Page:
The following is a sponsored post by Datamation Systems, Inc.. They’ve worked with more than 10,000 schools to help deploy and secure classrooms full of technology. Want to learn more? Check out their ad in the Edudemic Magazine or visit the Datamation website here.
iPads are fun. Apps are fun. Second-screening, podcasting, and pinching-and-zooming your way through the internet is fun.
But when the bell rings and the fun is over, what happens then?
While the iPad’s potential in formal learning environments is clear, there is a practical side to its implementation that is not often recognized until after they’re purchased. Logistics here are usually left to an over-worked school or district IT person—or worse, to the classroom teacher. At $500 each for the 16GB iPad 3, thirty iPads would be in the ballpark of $15,000—a huge responsibility financially. But did you know that iPad storage can also impact classroom management?
Teachers and administrators are, to put it lightly, pushed for time as it is. So while you’re focused on the best apps for personalizing instruction, the best social media platforms to use with middle-school learners, or the best cloud-based word processors to maintain digital portfolios, where do you turn?
Datamation Systems is a company that specializes in technology storage and security. Having worked with more than 10,000 schools nationwide, they know how iPads are being used in the real world. Their president, Jerry Raymond, put together five questions for Edudemic that all educators should consider as they plan to deploy iPads in their classroom.
Planning for Deployment
The best solution is to use carts or cabinets to store and secure. Often people think that they need carts even if the devices aren’t moved. Cabinets can be less expensive, more compact and more secure. Also, how they are placed and arranged in a classroom has an impact on how long it takes (from precious instructional time) to get them used and stowed away. Sometimes, it is better to place two cabinets or carts in different places so students do not bunch up around them. Classroom management can be significantly impacted by how you store your iPads.
How do I make sure their batteries are charged?
If iPads or other devices are stored at school, they should be re-charged or topped-off when they are not being used. Charge carts or cabinets can use the Apple-provided AC adapters or can be equipped with charging hubs. Few schools have outlets at the desks.
How do I manage syncing?
Wireless or wired (through USB)? This is a significant choice. For the best management control and software compliance, centralized syncing makes sense (as opposed to doing it in each classroom) unless a teacher is frequently syncing devices.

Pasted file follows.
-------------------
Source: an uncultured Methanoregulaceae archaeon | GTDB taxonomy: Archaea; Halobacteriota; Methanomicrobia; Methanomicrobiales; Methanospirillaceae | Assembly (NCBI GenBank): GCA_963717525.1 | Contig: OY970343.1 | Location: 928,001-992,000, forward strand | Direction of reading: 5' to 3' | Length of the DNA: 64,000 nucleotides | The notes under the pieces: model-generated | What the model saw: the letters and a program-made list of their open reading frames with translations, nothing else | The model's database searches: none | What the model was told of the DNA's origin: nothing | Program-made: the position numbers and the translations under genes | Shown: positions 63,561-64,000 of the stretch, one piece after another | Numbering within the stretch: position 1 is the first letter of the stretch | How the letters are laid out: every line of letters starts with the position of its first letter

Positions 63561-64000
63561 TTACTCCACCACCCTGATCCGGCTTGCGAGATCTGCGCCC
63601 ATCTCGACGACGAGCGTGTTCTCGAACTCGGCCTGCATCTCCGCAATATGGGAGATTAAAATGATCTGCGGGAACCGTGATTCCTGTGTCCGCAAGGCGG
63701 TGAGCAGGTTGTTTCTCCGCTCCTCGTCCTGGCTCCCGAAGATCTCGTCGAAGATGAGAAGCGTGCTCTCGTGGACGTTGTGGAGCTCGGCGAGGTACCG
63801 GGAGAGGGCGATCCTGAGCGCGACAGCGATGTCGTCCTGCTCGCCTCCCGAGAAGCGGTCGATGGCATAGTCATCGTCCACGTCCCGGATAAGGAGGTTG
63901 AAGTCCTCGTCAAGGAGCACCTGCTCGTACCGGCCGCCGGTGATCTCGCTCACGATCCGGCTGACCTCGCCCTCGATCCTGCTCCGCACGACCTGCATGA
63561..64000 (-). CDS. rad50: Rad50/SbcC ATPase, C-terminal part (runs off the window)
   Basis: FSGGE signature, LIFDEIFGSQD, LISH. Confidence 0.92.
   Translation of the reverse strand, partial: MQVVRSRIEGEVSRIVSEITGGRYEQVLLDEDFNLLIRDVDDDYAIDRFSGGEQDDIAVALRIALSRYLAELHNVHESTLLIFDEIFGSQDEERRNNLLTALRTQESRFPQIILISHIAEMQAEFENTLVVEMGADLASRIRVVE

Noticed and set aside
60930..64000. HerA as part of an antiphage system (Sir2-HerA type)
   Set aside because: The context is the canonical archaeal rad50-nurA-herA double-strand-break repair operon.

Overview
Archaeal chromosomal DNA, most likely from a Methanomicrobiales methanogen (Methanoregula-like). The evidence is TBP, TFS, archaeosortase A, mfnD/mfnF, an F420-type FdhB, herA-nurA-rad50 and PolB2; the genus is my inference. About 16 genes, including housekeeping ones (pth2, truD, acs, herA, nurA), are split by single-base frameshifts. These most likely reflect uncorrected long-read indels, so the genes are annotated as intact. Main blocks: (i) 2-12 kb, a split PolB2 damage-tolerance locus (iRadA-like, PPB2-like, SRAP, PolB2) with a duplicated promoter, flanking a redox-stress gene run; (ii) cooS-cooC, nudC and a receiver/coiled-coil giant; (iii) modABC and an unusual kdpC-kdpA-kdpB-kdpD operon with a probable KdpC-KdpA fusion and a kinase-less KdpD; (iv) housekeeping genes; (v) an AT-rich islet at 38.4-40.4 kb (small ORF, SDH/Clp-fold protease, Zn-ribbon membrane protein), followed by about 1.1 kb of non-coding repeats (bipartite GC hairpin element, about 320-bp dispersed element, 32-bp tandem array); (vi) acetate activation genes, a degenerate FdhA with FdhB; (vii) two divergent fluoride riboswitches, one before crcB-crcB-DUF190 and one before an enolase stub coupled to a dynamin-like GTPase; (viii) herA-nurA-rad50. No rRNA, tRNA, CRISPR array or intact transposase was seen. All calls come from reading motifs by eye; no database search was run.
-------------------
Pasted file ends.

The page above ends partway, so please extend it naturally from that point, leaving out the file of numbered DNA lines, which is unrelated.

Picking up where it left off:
It also makes sense because a shared syncing capability can reduce the cost of a school’s deployment. Apple’s free Configurator software is a very promising tool. Wireless syncing can be managed with third party software but can put demands on a school’s infrastructure. Many schools assume you have to have a cart with sync and charge for every group of iPads. There are alternatives, especially if iPads are configured once or twice or three times a year and not every day.
How do I protect iPads?
Beyond cursory lectures to students on rules and expectations, security is often an afterthought. Preventing and deterring theft is important, especially with such small, valuable and eminently-stealable technology. Not all carts and cabinets that have a lock are really secure. There are some YouTube videos available that show how different carts and iPad accessories handle security. Equipment under multiple locks should have some sort of key control scheme (keyed alike, keyed differently). Theft deterrent asset tags and recovery systems are also worth considering as visible deterrents for would-be ne’er-do-wells.
How do I transport them for shared situations?
Carts can allow technology to be shared by multiple classrooms. Sometimes, iPads and other devices have to be shared on multiple floors or in multi-building campuses. Transport cases can help with these situations.
Syncing, storage, charging, and even classroom management are all factors. And perhaps most important to any educators is the concept of time-management. The more self-contained procedure and habits are here, the more time students will have for inquiry, collaboration, and instruction—and the more time available to focus on what makes the iPad special.
Datamation Systems has more than 49 years of experience with technology security, so they’re not limited to iPads. Security solutions for desktops, laptops, iPods, projectors, and mobile networks are available.
Contact them directly at info[at]pc-security.com, or seek out your favorite social media platform to see what others are saying about their expertise, and how Datamation Systems can improve the function of your classrooms.